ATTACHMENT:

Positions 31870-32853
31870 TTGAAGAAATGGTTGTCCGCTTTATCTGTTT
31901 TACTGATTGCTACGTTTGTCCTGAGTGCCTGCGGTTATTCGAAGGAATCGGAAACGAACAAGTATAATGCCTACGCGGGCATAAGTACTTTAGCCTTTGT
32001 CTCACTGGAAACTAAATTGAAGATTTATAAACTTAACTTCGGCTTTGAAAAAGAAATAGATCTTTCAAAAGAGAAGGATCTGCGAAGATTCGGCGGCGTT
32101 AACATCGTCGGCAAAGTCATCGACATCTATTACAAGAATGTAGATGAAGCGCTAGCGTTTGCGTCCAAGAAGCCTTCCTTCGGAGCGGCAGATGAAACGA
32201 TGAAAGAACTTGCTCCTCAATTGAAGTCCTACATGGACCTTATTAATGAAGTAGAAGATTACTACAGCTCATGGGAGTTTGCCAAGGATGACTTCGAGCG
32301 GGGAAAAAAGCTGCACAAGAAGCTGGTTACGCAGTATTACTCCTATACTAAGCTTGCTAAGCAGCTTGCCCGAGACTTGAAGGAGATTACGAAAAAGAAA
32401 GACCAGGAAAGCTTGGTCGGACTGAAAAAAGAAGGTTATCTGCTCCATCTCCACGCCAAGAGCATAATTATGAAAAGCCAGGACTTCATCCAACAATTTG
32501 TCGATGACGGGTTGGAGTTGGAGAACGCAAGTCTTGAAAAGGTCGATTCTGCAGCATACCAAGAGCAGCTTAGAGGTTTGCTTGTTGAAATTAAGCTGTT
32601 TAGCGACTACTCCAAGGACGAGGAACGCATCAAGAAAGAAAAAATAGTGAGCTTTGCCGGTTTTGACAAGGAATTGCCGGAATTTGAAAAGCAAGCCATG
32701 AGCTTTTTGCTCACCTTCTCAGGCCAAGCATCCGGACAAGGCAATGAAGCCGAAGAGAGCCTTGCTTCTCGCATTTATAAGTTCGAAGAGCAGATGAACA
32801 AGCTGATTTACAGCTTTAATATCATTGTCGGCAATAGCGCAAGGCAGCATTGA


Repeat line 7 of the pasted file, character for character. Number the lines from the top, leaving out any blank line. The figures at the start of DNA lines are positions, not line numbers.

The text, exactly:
32301 GGGAAAAAAGCTGCACAAGAAGCTGGTTACGCAGTATTACTCCTATACTAAGCTTGCTAAGCAGCTTGCCCGAGACTTGAAGGAGATTACGAAAAAGAAA